Customer complaint phishing pushes network hacking malware

A new phishing campaign is underway that targets a company’s employees with fake customer complaints that install a new backdoor used to compromise a network.

For the past two weeks, BleepingComputer, and others we have spoken with, have been receiving fake emails pretending to be from their company’s “Corporate Lawyer”.

These emails utilize subjects like “Re: customer complaint in [insert company name]” or “Re: customer complaint for [recipient name]” and state that the recipient’s employer has received a customer complaint about them. Due to this, the employee will be fined and have the amount deducted from their salary.

Fake customer complaint phishing emails
Fake customer complaint phishing emails

The text of these emails will read similar to the following text:

Good morning
This is corporate lawyer from Bleeping Computer. I tried to reach you in office, but you are not available. When i can call you again?
We will debit your account because of company customer complaint on you, Complaint 4/20 (preview)
 
Here is a copy of Customer Complaint in Corporate Google Documents: https://docs.google.com/document/d/e/xxx/pub
 
I will be in Bleeping Computer at 4 PM.
 
Kate Smith
Corporate Lawyer

These emails tell the employee to download and review the complaint from an included Google Docs link as the “Corporate Lawyer” would like to meet with them to discuss it.

When a user visits this link, they will see a stylized Google Docs document pretending to a customer complaint with information on how to download it.

Phishing landing page
Phishing landing page

When a user clicks on the “Expand and Preview” link, a file named Prevew.PDF.exe will be downloaded.

This executable, though, is a new backdoor being named ‘bazaloader’ based on the domain used by its command and control server.

Targeting corporate networks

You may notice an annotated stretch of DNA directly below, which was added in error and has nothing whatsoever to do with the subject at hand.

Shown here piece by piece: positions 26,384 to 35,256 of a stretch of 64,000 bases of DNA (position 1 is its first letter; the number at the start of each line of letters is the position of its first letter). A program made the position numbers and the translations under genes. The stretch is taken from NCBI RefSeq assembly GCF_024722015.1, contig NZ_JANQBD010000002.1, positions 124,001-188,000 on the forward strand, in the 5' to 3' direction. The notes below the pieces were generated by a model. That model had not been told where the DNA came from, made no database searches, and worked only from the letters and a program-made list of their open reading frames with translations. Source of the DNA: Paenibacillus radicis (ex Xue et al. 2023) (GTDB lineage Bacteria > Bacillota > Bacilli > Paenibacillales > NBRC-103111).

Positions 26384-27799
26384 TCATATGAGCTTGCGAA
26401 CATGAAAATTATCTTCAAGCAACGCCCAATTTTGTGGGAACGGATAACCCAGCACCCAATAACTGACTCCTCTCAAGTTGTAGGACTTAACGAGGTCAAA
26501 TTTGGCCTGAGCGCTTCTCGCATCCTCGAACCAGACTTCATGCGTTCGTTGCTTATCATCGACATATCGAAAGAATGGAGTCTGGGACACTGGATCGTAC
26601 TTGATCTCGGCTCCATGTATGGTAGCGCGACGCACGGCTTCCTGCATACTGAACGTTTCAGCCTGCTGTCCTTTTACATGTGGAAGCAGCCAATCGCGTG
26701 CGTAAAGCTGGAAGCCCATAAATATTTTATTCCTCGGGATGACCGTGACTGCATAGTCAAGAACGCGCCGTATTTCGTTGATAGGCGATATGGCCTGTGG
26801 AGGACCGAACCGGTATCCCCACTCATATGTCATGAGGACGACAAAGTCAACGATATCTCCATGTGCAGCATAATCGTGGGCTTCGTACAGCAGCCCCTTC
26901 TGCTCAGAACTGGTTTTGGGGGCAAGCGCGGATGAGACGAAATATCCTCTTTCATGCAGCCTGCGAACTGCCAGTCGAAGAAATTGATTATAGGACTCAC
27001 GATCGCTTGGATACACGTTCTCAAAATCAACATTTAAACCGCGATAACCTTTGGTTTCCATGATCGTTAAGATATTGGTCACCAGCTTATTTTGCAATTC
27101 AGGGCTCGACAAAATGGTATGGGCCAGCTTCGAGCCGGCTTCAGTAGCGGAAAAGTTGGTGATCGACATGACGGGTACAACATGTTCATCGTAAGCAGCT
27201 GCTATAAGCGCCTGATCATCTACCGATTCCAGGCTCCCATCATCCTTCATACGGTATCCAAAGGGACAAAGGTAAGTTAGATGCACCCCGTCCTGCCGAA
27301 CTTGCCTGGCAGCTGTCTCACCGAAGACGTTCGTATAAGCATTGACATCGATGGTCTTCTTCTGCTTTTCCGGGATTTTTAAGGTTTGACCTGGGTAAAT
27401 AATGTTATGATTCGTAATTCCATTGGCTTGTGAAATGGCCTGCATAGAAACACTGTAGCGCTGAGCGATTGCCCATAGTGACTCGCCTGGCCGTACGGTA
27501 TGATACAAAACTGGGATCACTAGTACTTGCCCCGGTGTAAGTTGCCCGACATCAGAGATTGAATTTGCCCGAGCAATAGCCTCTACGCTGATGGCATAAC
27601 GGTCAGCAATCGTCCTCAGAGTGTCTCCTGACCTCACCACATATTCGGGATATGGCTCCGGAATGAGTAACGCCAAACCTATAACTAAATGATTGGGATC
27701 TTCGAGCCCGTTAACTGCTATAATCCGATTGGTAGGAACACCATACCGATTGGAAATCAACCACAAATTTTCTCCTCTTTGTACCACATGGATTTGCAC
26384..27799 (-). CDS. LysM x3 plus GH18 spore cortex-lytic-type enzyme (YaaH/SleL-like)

For the past few weeks, many researchers have been seeing a new backdoor being distributed via phishing emails that contain a link to a fake PDF on Google Docs.

As described above, when a user tries to view the PDF on Google Docs, they will be prompted to “Expand and Preview” it, which will cause a file to be downloaded.

In our phishing attack, the name of the file is Preview.PDF.exe and is signed with a certificate from a company named “VB Corporate PTY, LTD”.

Code-signed malware
Code-signed malware

When executed, the malware will inject itself into the legitimate C:Windowssystem32svchost.exe and then proceed to connect to a remote server command & control server where it will send data and receive further commands or payloads.

According to security researcher James, this backdoor had been named ‘bazaloader’ as is utilizes the Blockchain-DNS resolver and its associated ‘bazar’ domain for the command and control servers.

In a conversation with James, BleepingComputer was told that this backdoor has been seen deploying Cobalt Strike on infected networks.

Once Cobalt Strike is deployed, the attackers gain full access to the victim’s computer and can use it to compromise the rest of the network to install ransomware or steal data to be used for extortion.

Enable file extensions!

As this phishing campaign is designed to infiltrate the corporate networks of the targeted companies, it is essential that users not open any executables downloaded from Google Docs.

Furthermore, as Windows does not display file extensions by default, it adds further risk to the operating system as users will not realize that the file they downloaded is an executable rather than a PDF.

To be safe, always enable file extensions in Windows so that you can quickly identify what type of file is being downloaded.

Kent

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